* Approximately 27% of the Top 100 index is resource companies
* Approximately 37% of the Small Ordinaries index is pure resource companies


* Strong pickup in growth in CY10 driven by rising investment and domestic demand
* Improving Terms of Trade to drive income growth
* Unemployment has peaked and is declining
* AUD beneficiary of improving commodity demand and global growth

Australia remains a strong destination for conventional investors due to the abovementioned reasons. At the conventional level, financial
services and banking stocks especially have faired extremely in comparison to the world during the Global Financial Crisis due to our
strong regulatory framework – nonetheless the risk of investing in Riba-based stocks were still felt in our economy during that period.
However for Islamic investors value can also be found in undervalued stocks and new upcoming innovative companies that meet the
Shariah screening process. Australia is also a new market for Islamic investors that will allow them to exploit this new opportunity and
add further diversification to their portfolio. There are vast opportunities and our appointed investment sub-advisor Sigma Funds
Management believes there is significant upside in the next 12 months in our share markets.

Q2. The Australian economy has at times behaved independently of the global markets (most notably during 2005), does
this enhance diversification benefits for Islamic portfolios? Has this quality been persistent/sustained over the years?

In Australia, Islamic portfolios are highly skewed towards resource stocks and in particular smaller companies with great upside
opportunities. In general, The Australian market has reported record profits for many companies and for this reason our market has
remained strong and resilient in comparison to global markets. Given we are en emerging market for Islamic portfolios we don’t have any
track-record going back to 2005. However, if we look at the performance of the Australian share market (ASX300) over the past 5, 10 and
15 years, Australia has consistently outperformed the Japan, FTSE and S&P500 indices. In over the 10 years to June 2010, the ASX300
produced a return of 30% whereas the other markets produced -46%, -22% and -29% respectively (source: Sigma Funds Management).

Australian Equities-Cumulative Returns in Local Currency Till Jun-10

Source: Sigma Funds Management

Q3. This economic resilience has been partly driven by the resources sector (which accounts for well over 20% of the
Australian share market), does this overshadow other sectors and/or investment opportunities?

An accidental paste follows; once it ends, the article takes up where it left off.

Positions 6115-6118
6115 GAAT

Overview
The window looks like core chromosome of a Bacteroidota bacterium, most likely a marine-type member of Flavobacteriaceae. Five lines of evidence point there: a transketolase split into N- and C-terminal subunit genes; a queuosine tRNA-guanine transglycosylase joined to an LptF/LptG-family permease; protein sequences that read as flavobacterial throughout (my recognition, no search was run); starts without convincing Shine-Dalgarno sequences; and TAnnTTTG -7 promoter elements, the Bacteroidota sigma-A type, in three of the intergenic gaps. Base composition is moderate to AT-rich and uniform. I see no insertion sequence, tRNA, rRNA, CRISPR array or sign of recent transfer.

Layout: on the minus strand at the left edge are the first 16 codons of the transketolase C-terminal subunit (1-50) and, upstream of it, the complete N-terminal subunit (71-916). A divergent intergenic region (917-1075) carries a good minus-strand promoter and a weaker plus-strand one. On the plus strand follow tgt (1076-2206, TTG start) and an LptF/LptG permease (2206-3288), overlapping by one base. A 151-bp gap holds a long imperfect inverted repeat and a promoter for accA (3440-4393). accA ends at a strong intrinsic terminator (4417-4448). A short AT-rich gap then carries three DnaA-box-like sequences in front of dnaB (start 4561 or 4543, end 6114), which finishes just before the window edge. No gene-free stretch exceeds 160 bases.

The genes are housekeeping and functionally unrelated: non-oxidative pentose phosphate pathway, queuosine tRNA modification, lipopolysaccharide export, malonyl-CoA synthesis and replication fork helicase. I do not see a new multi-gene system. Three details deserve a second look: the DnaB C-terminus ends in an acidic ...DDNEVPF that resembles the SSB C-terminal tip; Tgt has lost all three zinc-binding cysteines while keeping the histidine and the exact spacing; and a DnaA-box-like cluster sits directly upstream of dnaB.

The resource sector has been the engine of growth in Australia for the last 5 years but these benefits flow into other sectors as well.
Increased investment has flowed into full employment which should be positive for consumption and housing. The higher terms of trade
should lead to higher national income and hence consumption and government expenditure.

A strong domestic economy leads to investment opportunities in other sectors, hence the benefits of a strong resources sector become
more widely spread.

Q4. With $1.65 trillion, the ASX represents the second largest stock market in Asia-Pacific after Japan, nevertheless
there are very few Shariah-compliant products offering exposure to this market. What are some of the reasons for such
a lack of product?

Up until now, Australia has not seen Shariah-compliant products as an alternative innovative investment class. The recent traction for
the financial services industry to take not of these products has come about due to the strong performance of such products in the US
and the UK-both from an Islamic Finance and from an Islamic Investments Funds point of view. Further the ethical investments concept
in market over the past 15 years seems to be waning and it’s most likely that if marketed correctly and strongly to wider Australians that
Shariah-compliant products will be a more attractive investment class than ethical investments.

The lack of product in this market is an opportunity. Australia does not have a large number of muslims as in some other South East Asian

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Allocator Interview 11

markets which may be one of the key reasons it gets overlooked. Unfortunately the domestic funds management industry is not focused
on developing product for this market in Australia as it is seen as a niche.

The other constraint is the lack of local Islamic scholars who are well versed in financial matters who can help develop the industry locally.
Also the lack of Islamic financial practitioners also acts as a handbrake.
Nevertheless it can be a profitable niche for a first mover given the latent demand of Australia’s 400k odd muslims via superannuation or
as a retail product offering.

Q5. Data from the Australian Bureau of Statistics shows that 40% of listed equities are owned by overseas investors,
what are some of the factors that have facilitated access to the Australian marketplace?

Australia is an economy that is open to offshore capital flows which helps facilitate foreign investment. A well regulated share market also
gives foreign investors confidence to invest in Australia. Finally the attractive economic outlook and investment opportunities that are
available has also been a driver of foreign investment into Australia.

Q6. What are the implications for overseas investors considering recent legislation surrounding Managed Investment
Trusts (MITs)?

Recent proposed changes relating to Managed Investments Schemes centre around the need to ensure that clients are getting the right